• 08:20 PM - DM Dave1 quoted Reynard in post Should Insight be able to determine if an NPC is lying?
    None of that contradicts my point: players do not necessarily benefit from being overly granular in declaring actions at my table. "I search the study" is as good as and possibly superior to a series of more specific declarations. Similarly, on topic, "I try to determine if he's lying" is good enough. Canít argue with that - if it works at your table, go with it. At our table, that would get old fast for the players. They like to describe what their characters are doing and why. For them, that isnít just possibly superior, it just is. And it doesnít end up being a series of declarations either - in fact it gives multiple PCs a chance to contribute to the search in their own way and allow for it to take less in-game time. For us, that keeps each scene from being a simple rehash of the last time they searched a room or tried to see if an NPC was lying. Itís not overly granular, itís just how we role/roll at our table.
  • 08:00 PM - Satyrn quoted Reynard in post Should Insight be able to determine if an NPC is lying?
    None of that contradicts my point: players do not necessarily benefit from being overly granular in declaring actions at my table. "I search the study" is as good as and possibly superior to a series of more specific declarations. Similarly, on topic, "I try to determine if he's lying" is good enough. You and Oofta are far better at gleaning your e players' intentions than I am. I see ""I try to determine if he's lying" and I know you, the Enworld poster, are suggesting the method described in PH in the Insight description because this thread is all about that. But at the table, if Insight hasn't even been mentioned during the session, I wouldn't know that you're trying to read his body language or do something else. I might guess you're trying to determine he lying by questioning his aide sitting beside him, or checking the reference library if recorded facts could show the NPC was lying. I'm not likely gonna know what you mean if you don't tell me what you mean.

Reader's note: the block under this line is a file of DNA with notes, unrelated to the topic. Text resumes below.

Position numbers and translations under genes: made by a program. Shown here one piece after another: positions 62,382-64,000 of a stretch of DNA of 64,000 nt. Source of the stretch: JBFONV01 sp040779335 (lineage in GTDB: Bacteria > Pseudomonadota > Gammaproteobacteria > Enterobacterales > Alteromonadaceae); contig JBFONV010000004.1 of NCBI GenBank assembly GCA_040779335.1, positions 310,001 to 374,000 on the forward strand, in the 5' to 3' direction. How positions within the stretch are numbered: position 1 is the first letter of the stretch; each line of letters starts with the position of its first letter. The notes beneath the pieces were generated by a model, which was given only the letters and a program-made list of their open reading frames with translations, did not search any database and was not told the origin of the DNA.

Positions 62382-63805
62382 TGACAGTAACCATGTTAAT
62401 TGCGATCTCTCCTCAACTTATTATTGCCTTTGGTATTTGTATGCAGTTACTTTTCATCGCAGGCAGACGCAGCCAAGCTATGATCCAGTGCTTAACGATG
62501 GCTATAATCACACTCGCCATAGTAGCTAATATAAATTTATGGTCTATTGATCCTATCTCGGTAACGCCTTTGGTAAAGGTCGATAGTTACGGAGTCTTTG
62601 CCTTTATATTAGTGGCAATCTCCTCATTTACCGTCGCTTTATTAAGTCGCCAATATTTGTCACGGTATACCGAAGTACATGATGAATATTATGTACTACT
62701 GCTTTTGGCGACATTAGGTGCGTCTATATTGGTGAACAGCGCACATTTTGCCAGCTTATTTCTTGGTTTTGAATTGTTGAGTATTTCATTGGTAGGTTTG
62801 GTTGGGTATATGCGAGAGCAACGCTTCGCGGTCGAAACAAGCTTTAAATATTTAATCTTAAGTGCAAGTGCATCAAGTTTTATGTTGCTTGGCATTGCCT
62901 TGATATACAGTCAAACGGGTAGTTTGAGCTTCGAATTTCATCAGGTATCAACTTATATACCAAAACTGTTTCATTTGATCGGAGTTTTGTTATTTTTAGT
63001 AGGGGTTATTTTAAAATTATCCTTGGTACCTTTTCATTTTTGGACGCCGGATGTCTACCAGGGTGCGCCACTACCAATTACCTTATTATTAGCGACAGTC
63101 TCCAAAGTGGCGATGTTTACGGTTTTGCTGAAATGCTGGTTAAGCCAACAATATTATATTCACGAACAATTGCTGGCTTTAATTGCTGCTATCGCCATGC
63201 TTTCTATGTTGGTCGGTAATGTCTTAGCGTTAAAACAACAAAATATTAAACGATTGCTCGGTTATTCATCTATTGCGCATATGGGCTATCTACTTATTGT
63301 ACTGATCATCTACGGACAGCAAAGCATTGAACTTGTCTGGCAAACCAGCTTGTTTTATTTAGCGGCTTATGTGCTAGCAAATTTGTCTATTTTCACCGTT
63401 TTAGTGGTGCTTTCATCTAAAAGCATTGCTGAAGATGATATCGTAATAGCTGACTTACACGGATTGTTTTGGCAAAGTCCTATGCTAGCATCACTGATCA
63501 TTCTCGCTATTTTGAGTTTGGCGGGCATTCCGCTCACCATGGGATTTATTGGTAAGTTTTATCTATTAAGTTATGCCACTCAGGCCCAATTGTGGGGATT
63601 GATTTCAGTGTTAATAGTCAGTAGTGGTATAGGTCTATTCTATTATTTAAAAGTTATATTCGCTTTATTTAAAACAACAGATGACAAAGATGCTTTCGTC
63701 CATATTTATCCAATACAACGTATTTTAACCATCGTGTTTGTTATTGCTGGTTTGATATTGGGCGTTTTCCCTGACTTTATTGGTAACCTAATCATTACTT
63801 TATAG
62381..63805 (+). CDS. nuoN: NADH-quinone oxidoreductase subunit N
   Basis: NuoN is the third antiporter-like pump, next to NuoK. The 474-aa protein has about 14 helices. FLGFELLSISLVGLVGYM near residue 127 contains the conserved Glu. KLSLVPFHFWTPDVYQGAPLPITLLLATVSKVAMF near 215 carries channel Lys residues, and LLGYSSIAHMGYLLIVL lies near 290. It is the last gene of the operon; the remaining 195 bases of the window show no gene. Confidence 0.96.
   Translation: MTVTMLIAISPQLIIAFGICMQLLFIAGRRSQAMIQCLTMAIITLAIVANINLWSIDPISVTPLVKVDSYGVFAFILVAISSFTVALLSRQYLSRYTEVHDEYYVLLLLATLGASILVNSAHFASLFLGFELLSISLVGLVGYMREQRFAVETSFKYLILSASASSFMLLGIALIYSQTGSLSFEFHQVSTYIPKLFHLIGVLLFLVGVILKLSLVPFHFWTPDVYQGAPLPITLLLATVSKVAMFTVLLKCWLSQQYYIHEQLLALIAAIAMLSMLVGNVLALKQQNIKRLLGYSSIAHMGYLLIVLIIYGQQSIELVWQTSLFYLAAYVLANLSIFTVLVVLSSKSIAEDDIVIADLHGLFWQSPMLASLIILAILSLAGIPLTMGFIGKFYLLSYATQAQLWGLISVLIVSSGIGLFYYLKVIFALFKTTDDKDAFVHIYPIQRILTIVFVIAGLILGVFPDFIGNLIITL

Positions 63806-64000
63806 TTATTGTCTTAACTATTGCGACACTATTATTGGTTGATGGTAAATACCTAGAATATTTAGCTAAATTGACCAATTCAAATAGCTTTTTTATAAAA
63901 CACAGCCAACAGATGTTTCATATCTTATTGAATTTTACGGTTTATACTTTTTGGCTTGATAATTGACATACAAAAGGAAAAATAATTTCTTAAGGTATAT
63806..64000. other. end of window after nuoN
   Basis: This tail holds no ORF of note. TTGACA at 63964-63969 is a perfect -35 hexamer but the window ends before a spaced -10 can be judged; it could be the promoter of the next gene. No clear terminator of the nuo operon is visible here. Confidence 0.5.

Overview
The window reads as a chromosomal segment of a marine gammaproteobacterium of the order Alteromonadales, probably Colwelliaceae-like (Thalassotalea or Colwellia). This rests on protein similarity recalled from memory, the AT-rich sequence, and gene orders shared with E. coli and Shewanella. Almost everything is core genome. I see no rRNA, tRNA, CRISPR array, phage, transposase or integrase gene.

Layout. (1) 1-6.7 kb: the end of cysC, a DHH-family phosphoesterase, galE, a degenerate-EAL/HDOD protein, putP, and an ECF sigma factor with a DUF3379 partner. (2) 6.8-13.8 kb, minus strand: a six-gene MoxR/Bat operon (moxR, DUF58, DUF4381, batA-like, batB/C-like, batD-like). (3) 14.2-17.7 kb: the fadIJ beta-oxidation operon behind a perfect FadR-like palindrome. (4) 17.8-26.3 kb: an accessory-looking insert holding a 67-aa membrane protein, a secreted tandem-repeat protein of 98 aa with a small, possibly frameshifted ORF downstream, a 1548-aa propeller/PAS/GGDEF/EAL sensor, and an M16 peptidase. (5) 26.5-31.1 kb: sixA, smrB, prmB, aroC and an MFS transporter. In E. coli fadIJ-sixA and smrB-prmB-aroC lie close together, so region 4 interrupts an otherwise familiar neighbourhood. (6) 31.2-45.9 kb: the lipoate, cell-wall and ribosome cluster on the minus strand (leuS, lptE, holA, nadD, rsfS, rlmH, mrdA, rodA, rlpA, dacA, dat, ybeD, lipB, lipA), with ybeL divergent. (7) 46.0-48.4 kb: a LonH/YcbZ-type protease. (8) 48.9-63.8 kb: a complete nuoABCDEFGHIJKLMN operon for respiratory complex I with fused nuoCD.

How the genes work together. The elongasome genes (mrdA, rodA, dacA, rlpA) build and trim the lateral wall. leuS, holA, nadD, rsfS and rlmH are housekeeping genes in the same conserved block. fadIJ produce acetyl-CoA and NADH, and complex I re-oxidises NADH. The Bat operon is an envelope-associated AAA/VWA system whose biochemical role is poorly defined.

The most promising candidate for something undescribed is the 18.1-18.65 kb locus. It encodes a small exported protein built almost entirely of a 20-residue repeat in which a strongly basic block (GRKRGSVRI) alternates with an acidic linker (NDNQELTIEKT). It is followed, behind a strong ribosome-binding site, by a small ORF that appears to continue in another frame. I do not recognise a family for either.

• 06:48 PM - DM Dave1 quoted Reynard in post Should Insight be able to determine if an NPC is lying?
    GM: You slip into the study and close the door quietly behind you. Based on your observations of the house guards, you have about three minutes before they come to inspect the room. Player: Okay, I go to the desk and and check all the drawers for false bottoms and then look behind all the wall pictures for hidden safes. GM: Hold on. The desk is a big heavy oak thing but it doesn't have any drawers. [cue extended back and forth with the GM trying to get the player's vision of the study to align perfectly with their vision of it]. Thatís on the DM, regardless of play style. If it mattered that the desk had no drawers, then the DM should describe it as such when setting up the scene. If a player wants to search the drawers of a desk but I as DM pictured in my mind a desk with no drawers for no particular reason, well, the desk now has drawers because it doesnít matter and thereís no reason to halt a scene for it. Similarly if I describe a big room and it is the scene of a battl...
  • 05:56 PM - Elfcrusher quoted Reynard in post Should Insight be able to determine if an NPC is lying?
    GM: You slip into the study and close the door quietly behind you. Based on your observations of the house guards, you have about three minutes before they come to inspect the room. Player: Okay, I go to the desk and and check all the drawers for false bottoms and then look behind all the wall pictures for hidden safes. GM: Hold on. The desk is a big heavy oak thing but it doesn't have any drawers. [cue extended back and forth with the GM trying to get the player's vision of the study to align perfectly with their vision of it] Compare that to the situation in which the player simply says, "I search the study for clues." The GM can then ask for a a Perception roll (or not, depending on the specifics) and narrate the results of that roll, including whatever descriptive elements are important. Now the GM and the player still have their own mental images of the study and they are still different from one another's but those differences don't matter and don't impede play. And this is where ou...